Thursday, 17 September 2020

Is Surgery the Only Option for Bunions?

What Are Bunions?

Bunions are bony protrusions on the bottom of the big toe. It is formed when the bones of the big toe and the front of the foot get misaligned. It causes the joint to stick out at an awkward angle.

Is Surgery the Only Option for Bunions?

Why Do They Manifest?

Bunions can be a genetic problem and can be seen as a slight deformity in younger people. They can worsen as they grow older. In adults, bunions can form due to tight fitting shoes. Arthritis is another reason for the formation of bunions.

How Do You Know if You Have Bunions?

Enlarged bunions can be extremely painful and may limit the movement of the big toe. An emerging bunion can cause corns or calluses due to the friction between the protrusion and your footwear. Bunions can also manifest as a swelling on the base of the big toe. It is better to see a doctor during the early stages and get it treated before it affects your movement or causes pain.

Treatment for Bunions

If treated in the early stages, non-surgical procedures may help relieve the symptoms of a bunion. This could include wearing padding over the bunions, medications and topical creams, icing and insoles. If it is severe, the podiatrist may suggest shoe inserts, corrective shoes or other orthotic devices to help provide relief.

When Is Surgery an Option?

Surgery may be considered only if alternative treatments do not help in relieving the pain or if the bunion affects your movement. Surgical options include:

·   Removing swollen tissue from around the base of the big toe.

·   Straightening the big toe by removing the protruding bone.

·   Realigning the bones of the big toe and the front of the foot.

·   Joining the bones of the affected area permanently.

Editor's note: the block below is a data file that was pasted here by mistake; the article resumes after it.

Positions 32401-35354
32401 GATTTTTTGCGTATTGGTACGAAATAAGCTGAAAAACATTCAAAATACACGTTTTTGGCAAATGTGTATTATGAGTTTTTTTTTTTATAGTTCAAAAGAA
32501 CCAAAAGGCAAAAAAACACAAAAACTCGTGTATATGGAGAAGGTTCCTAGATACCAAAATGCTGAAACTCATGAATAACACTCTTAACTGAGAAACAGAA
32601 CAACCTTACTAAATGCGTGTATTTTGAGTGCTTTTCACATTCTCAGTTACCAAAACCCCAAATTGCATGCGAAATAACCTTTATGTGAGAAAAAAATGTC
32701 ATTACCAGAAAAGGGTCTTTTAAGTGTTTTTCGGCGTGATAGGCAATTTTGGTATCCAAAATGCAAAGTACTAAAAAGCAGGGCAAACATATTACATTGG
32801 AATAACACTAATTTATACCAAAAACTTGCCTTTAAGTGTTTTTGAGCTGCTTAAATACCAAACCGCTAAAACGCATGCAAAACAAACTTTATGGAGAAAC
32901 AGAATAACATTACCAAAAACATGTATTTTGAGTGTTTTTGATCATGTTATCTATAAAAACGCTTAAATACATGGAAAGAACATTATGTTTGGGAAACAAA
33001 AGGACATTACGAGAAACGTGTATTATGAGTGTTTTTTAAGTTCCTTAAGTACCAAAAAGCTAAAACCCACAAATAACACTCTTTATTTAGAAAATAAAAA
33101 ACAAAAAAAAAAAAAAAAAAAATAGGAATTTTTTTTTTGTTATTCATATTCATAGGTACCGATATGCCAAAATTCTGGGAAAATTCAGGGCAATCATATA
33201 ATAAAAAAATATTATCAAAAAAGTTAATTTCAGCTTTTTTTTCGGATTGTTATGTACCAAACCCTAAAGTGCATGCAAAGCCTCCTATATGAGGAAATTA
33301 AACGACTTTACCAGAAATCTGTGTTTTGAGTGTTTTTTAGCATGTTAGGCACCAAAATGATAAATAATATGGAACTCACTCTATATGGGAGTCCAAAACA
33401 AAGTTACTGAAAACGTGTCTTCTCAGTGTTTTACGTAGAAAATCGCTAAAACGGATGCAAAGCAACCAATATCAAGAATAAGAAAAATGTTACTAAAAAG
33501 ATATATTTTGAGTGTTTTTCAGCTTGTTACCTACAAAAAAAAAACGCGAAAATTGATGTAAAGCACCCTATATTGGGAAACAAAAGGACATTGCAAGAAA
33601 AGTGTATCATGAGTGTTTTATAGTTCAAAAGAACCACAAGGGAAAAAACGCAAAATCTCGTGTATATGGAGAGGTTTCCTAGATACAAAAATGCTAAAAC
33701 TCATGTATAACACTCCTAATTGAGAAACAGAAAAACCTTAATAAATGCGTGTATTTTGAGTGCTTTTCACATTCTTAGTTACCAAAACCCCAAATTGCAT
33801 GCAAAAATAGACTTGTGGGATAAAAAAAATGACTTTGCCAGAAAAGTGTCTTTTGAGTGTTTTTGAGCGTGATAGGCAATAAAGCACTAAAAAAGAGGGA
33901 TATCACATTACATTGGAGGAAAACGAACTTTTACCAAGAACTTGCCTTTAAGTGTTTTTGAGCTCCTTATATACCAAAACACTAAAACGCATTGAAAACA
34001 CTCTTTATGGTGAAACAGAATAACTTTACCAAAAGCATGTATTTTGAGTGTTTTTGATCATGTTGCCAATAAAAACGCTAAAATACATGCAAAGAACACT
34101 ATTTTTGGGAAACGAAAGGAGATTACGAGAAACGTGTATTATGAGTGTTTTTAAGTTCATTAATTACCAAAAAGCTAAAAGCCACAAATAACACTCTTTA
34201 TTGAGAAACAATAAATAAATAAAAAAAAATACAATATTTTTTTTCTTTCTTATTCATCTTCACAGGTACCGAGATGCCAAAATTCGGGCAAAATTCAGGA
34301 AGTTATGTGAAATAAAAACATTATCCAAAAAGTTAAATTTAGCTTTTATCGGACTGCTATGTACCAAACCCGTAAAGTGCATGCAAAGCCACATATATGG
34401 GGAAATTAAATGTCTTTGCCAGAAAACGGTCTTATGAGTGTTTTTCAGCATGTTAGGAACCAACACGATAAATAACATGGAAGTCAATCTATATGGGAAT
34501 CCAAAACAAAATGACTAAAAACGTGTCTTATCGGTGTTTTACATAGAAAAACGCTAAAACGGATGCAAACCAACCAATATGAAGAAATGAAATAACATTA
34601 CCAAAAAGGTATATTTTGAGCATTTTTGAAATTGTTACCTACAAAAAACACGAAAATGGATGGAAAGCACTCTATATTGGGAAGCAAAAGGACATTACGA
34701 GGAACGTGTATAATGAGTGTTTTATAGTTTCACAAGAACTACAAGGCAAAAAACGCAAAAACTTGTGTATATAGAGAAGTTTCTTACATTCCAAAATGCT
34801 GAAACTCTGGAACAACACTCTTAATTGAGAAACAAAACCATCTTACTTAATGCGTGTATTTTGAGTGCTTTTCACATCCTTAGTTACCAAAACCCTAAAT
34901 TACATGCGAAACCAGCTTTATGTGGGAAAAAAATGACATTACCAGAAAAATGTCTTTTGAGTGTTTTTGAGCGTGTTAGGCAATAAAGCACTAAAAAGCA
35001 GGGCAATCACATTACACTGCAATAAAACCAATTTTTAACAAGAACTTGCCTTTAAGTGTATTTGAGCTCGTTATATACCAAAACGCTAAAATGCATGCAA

As recovery after surgery will take time and rehabilitation is necessary, the podiatrist will use surgery as the last resort in the case of bunions.

 

Wednesday, 16 September 2020

Use of Orthotic Insoles for Pain Management

One of the most effective pain management treatments for foot problems are orthotic insoles. These are special shoe or heel inserts prescribed by a doctor. They are usually custom-made to treat specific foot problems.

Podiatrists use orthotic insoles extensively to treat foot ailments and as an alternative to other extreme options, like surgery. Very often, with the right foot support, pain due to foot ailments can be eased effectively.

Use of Orthotic Insoles for Pain Management

Use of Orthotic Insoles for Different Kinds of Foot Problems

Arthritis

Both rheumatoid arthritis and osteoarthritis can affect the feet and can cause deformities that result in pain. Use of orthotic insoles can rectify the problem and ease the pain.

Bunions

These are bony protrusions that form at the base of the big toe and they can be quite painful. Orthotic insoles with a wide toe box are used to help in reducing the pressure on the foot thus relieving pain.

Bursitis

This is caused due to inflammation of the fluid filled sacs at the joints of the heels and toes. Orthotic insoles with support arches can help reduce the discomfort caused by bursitis.

Diabetes

Diabetics can develop diabetic neuropathy which causes loss of sensation in the feet. Orthotic insoles may be recommended to protect the feet and prevent injuries and foot ulcers.

Heel Spurs

This condition causes excess bone growth on the bottom of the heel. Insoles can help in supporting the heel and reducing swelling.

High Arches

High arched feet can give rise to a number of foot problems like shin splints, knee pain and plantar fasciitis. Use of insoles can help in correcting foot position and offering pain relief.

Injuries

Trauma to feet and ankles may cause foot problems that can be relieved with the use of proper orthotic insole support.

There are various kinds of OTC insoles available but it would be better to see a podiatrist if you have a foot ailment. They will be able to advise you on the best solution for your problem.


Thursday, 20 August 2020

Cracked Heels: Symptoms and Treatment

Cracked heels or heel fissures manifest as dry and split skin around the heels and sides of the foot. If neglected, cracked heels could give rise to a thick callus. Not only are cracked heels painful, but they can also cause infections. The lock downs and work from home situations of our current reality has resulted in many people now walking barefoot at home, for most of the day. It has also prevented people from availing regular pedicures; they now go on for months together without any kind of foot treatment. This has increased the incidence of cracked heels.